‘Secret’ author wins inaugural Ngaio Marsh Award for Best Crime Novel
6 Dec 2010
AN AUTHOR who is herself a mystery has scooped New Zealand’s first-ever crime fiction award. ‘Alix Bosco’, the crime writing pseudonym for a “successful writer in other media” was announced as the winner of the inaugural Ngaio Marsh Award for Best Crime Novel, for her debut thriller Cut & Run, at the conclusion of the popular Whodunnit and Whowunnit? event in Christchurch on Tuesday 30 November 2010. The award was accepted on Bosco’s behalf by staff from Penguin New Zealand, her publisher.
“Cut & Run is a great page-turning thriller, filled with characters of depth and complexity, set right here in New Zealand,” said Judging Convenor Craig Sisterson. “It was a tough decision for the judges, given the high quality of the finalists, but Bosco’s debut is a worthy winner of the first-ever Ngaio Marsh Award for Best Crime Novel, which recognises the best of our contemporary crime writers, while also honouring the memory of one of our country’s true literary legends, who we have at times overlooked or underappreciated in the past.”
Cut & Run centres on Auckland-based heroine Anna Markunas, a middle-aged legal researcher who has been easing herself back into work after suffering several family tragedies. She finds herself investigating the circumstances of a celebrity murder for a defence lawyer friend, and puts herself in grave danger when she suspects a rugby star killed in the arms of a beautiful socialite wasn’t simply the victim of a drug deal gone wrong.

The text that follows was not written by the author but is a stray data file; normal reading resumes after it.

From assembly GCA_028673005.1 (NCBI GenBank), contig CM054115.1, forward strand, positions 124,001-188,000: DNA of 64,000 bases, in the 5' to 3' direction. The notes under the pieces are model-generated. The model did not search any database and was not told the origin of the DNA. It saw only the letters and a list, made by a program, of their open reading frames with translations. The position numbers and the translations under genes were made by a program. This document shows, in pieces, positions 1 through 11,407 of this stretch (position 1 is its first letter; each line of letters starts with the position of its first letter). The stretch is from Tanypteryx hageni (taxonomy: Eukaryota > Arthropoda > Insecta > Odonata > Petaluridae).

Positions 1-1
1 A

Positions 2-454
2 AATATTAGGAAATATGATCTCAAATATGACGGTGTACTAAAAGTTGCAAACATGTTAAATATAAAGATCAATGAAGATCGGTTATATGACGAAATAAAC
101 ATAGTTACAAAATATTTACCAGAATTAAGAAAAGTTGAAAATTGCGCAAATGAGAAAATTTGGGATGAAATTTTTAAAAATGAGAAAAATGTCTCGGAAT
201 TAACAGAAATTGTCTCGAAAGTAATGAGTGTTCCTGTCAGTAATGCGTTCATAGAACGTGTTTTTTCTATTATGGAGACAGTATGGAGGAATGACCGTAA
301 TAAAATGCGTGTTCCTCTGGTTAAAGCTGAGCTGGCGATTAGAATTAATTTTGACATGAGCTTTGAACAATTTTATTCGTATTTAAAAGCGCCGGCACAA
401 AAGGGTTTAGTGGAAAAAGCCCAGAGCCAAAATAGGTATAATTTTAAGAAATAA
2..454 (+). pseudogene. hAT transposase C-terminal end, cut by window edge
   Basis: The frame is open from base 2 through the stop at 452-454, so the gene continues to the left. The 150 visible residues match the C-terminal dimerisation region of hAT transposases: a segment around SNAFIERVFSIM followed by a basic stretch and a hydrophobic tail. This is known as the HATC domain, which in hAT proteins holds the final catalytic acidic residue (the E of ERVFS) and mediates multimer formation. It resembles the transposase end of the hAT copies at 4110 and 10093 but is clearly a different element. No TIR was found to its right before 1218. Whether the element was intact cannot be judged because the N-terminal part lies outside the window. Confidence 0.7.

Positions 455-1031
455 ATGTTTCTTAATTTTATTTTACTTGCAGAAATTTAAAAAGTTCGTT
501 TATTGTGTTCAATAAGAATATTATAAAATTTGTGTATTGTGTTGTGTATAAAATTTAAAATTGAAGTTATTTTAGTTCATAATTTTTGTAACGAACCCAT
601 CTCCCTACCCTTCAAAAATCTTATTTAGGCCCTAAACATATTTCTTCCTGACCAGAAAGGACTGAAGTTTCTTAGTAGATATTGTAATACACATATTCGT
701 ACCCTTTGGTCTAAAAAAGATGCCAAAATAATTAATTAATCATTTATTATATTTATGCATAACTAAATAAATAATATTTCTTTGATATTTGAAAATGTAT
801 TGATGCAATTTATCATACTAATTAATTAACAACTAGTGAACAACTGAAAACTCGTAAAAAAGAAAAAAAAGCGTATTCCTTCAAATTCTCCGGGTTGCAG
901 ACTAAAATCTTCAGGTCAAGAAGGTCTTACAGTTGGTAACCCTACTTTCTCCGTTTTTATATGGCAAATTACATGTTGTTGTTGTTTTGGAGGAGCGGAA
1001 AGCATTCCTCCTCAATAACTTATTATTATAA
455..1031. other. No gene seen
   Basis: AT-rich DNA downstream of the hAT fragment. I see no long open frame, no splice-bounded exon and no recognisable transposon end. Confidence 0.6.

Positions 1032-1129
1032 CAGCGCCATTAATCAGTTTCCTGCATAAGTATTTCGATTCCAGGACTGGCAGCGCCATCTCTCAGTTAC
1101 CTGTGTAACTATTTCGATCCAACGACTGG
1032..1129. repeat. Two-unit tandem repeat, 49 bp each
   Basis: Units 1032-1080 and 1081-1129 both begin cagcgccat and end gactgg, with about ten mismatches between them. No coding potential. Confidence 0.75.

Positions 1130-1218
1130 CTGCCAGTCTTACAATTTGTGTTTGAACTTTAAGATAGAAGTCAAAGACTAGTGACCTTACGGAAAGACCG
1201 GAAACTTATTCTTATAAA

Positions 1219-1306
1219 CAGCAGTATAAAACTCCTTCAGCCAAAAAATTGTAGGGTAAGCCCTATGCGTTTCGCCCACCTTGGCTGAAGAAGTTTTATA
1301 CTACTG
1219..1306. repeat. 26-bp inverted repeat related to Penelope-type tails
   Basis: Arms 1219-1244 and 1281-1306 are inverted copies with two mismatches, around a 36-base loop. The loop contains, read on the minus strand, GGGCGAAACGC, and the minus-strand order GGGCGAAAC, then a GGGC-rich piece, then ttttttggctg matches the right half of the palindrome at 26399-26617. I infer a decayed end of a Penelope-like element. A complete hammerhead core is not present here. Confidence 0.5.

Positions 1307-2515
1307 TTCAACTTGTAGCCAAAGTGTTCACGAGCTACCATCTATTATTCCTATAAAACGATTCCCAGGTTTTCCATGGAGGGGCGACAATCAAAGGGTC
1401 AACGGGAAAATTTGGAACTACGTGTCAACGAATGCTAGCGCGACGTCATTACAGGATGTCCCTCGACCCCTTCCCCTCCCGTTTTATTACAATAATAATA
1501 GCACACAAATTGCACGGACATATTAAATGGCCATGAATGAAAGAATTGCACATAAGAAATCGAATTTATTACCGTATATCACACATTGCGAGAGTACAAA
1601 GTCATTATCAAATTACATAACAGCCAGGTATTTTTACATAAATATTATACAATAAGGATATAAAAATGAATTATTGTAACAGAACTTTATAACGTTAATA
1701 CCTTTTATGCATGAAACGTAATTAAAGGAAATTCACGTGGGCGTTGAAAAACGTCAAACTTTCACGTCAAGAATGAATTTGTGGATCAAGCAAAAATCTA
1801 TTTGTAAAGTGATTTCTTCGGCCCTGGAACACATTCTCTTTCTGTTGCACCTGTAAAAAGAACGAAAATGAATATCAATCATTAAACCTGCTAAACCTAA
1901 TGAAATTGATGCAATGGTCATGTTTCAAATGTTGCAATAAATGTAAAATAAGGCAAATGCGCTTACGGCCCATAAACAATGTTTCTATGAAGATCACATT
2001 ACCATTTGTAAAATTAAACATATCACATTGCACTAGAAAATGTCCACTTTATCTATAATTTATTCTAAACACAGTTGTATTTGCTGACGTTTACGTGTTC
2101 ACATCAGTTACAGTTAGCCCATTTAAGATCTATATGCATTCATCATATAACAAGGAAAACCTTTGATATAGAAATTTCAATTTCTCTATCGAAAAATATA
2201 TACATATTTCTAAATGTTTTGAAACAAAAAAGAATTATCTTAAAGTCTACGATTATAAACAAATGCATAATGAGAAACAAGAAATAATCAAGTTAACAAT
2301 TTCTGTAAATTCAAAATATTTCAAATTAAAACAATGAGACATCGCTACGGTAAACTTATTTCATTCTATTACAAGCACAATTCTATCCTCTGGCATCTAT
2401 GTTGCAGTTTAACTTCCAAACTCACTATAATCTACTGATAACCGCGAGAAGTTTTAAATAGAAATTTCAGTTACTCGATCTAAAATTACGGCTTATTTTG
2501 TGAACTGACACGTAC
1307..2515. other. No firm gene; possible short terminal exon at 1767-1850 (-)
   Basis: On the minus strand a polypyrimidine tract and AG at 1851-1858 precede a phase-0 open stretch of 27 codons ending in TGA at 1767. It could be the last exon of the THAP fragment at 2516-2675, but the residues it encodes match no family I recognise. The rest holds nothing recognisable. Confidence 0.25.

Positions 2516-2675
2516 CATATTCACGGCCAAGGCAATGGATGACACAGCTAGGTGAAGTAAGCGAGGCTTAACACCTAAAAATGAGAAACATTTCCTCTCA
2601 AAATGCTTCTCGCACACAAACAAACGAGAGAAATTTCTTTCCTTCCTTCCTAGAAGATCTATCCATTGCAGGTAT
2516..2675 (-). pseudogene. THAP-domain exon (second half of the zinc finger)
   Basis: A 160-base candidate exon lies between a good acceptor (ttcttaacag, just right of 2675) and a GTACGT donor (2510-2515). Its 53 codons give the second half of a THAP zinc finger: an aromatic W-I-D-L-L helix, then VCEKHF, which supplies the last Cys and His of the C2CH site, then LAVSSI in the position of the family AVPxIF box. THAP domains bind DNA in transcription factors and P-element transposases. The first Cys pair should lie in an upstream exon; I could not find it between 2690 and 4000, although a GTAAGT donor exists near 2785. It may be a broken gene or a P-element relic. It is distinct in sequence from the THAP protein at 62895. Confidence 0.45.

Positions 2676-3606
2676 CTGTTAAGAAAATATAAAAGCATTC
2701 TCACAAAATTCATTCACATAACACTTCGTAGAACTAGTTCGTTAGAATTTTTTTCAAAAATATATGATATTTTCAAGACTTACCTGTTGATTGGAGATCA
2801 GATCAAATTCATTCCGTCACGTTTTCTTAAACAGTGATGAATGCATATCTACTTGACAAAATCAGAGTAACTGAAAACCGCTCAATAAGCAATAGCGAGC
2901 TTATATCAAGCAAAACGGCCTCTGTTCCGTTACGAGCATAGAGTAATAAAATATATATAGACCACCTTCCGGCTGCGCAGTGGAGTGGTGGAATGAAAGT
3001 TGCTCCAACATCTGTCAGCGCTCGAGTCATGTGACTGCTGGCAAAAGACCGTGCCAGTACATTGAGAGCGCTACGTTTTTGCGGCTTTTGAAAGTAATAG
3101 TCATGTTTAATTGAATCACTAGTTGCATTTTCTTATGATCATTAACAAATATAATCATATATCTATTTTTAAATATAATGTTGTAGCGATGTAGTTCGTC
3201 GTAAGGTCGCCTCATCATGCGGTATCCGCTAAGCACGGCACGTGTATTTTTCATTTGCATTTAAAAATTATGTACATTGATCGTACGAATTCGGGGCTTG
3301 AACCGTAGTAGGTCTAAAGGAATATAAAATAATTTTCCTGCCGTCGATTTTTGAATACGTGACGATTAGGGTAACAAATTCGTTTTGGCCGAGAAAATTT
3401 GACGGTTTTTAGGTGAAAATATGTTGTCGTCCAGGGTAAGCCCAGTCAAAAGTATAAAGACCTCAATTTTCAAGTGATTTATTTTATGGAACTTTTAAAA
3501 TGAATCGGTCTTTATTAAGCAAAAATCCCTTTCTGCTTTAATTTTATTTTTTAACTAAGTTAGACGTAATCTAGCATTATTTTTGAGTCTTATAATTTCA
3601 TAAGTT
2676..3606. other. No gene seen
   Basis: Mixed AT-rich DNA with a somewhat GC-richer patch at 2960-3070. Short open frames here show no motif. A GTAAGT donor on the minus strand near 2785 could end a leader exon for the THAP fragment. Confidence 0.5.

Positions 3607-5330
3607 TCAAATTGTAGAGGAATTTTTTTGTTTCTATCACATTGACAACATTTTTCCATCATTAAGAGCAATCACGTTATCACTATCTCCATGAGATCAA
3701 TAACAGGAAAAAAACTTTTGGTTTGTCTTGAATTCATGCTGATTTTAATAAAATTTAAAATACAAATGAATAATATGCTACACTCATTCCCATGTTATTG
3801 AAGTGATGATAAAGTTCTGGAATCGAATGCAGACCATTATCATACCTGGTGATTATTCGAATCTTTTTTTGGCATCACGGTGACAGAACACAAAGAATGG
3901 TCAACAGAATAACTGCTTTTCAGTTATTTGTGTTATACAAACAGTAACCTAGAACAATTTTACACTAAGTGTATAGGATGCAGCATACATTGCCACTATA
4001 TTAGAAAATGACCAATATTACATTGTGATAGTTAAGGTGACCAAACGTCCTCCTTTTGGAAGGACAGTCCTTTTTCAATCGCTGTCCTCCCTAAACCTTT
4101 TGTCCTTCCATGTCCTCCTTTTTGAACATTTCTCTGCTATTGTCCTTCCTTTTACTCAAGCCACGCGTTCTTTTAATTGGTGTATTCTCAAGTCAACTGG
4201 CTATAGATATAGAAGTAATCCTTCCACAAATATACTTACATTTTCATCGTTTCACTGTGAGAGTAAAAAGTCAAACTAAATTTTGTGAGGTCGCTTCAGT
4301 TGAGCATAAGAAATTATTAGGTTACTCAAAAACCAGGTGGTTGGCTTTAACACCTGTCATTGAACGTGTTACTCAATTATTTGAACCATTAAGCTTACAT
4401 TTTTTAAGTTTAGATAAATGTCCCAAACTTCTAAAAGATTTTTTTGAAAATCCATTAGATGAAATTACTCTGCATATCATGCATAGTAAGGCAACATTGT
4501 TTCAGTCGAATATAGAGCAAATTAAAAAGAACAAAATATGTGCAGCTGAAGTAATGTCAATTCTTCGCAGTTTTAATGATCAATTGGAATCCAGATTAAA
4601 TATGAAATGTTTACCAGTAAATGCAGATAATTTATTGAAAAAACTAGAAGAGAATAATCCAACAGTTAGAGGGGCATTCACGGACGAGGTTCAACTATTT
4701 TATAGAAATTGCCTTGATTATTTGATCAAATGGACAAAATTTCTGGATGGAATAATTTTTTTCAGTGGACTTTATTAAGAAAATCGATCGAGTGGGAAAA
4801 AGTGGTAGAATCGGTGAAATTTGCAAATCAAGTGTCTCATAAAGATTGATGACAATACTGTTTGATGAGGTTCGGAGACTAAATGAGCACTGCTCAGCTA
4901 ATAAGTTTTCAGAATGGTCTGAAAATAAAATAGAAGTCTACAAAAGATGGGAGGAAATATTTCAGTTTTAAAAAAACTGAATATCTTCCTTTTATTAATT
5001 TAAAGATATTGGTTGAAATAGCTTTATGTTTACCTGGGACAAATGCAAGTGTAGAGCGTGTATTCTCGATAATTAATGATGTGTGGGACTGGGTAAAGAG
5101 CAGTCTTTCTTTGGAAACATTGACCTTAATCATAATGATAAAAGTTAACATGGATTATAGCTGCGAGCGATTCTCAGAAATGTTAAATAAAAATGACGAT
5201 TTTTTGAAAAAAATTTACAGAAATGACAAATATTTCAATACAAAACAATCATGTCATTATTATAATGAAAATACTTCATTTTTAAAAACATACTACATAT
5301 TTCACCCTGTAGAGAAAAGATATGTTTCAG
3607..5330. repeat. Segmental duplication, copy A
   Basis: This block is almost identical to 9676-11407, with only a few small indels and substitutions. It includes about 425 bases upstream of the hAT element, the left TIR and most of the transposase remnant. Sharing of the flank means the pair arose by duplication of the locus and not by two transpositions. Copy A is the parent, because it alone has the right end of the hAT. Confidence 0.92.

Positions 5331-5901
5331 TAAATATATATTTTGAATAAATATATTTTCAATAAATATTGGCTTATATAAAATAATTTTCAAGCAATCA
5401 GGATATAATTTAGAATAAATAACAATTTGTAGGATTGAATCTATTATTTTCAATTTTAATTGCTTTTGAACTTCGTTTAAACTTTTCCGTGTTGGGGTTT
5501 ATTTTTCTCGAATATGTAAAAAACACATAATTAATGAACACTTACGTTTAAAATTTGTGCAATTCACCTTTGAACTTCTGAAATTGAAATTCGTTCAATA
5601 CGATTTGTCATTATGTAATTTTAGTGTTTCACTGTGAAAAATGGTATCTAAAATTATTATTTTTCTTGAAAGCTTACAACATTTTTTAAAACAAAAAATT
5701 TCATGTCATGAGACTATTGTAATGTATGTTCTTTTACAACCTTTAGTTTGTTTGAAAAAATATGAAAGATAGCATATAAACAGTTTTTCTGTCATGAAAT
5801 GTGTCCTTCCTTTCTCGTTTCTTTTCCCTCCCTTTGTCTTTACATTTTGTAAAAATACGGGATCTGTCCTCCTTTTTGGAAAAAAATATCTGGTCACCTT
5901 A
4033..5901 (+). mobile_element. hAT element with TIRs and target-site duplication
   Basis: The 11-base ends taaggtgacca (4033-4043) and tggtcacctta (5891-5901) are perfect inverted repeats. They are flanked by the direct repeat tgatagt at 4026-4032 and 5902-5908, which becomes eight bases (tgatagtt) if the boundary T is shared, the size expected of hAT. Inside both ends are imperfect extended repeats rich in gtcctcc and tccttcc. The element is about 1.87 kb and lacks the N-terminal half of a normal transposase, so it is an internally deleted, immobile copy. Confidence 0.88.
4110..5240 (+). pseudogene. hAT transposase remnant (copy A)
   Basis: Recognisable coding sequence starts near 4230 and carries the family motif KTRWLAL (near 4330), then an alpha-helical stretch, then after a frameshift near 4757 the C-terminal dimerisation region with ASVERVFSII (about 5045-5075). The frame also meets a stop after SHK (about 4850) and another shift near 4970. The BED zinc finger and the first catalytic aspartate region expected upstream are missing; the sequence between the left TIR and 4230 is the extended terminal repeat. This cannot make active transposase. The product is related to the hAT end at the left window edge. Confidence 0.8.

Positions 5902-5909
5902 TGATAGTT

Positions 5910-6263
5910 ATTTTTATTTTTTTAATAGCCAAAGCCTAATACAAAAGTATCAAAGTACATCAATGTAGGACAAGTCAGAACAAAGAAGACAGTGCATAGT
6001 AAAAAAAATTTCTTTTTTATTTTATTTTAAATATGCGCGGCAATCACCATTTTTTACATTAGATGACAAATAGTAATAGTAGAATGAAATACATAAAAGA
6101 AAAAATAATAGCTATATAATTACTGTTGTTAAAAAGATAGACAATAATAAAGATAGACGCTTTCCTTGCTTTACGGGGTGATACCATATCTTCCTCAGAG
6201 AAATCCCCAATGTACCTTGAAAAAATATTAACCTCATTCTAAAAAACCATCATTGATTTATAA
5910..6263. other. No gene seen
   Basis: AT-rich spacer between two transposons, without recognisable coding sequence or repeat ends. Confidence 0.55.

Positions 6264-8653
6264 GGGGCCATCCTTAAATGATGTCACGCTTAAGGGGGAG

The judging panel said Cut & Run was “complex and suspenseful with fully rounded, unique characters” and had “scenes and incidents which are jaw-droppingly good”. “I was immediately struck by the likeability and realism of the central character,” said one international judge. “She is a breath of fresh air in the crime genre, being a middle-aged woman with both flaws and considerable intelligence. The book was beautifully paced. I found it hard to put down.” Bosco did a “superb job” integrating her heroine’s personal and domestic life into a compelling thriller, “a rare feat”, said another international judge.
John Dacres-Mannings, the nephew of Dame Ngaio Marsh, sent a message praising the establishment of New Zealand’s own crime fiction award, and congratulating everyone involved. “I congratulate all the finalists for what sounds to be a very high standard of detective story writing. I know that Dame Ngaio would be so proud of all the entrants, and to know that her name is associated with the award.”
Bosco won a distinctive handcrafted trophy designed and created by New Zealand sculptor and Unitec art lecturer Gina Ferguson, a selection of 22 Ngaio Marsh-related books from HarperCollins, and a cheque for $500 from the Christchurch Writers Festival Trust.
New Zealand television audiences may also soon be able to view Bosco’s award-winning story on screen, with Cut & Run having been optioned by Screenworks for production as a television mini-series. Chris Hampson of Screenworks confirmed that the mini-series based on Cut & Run has been scripted, actress Robyn Malcolm has been cast as Anna Markunas, and a great crew has been confirmed.
For more information, please contact:
Craig Sisterson: firstname.lastname@example.org or (021) 184 1206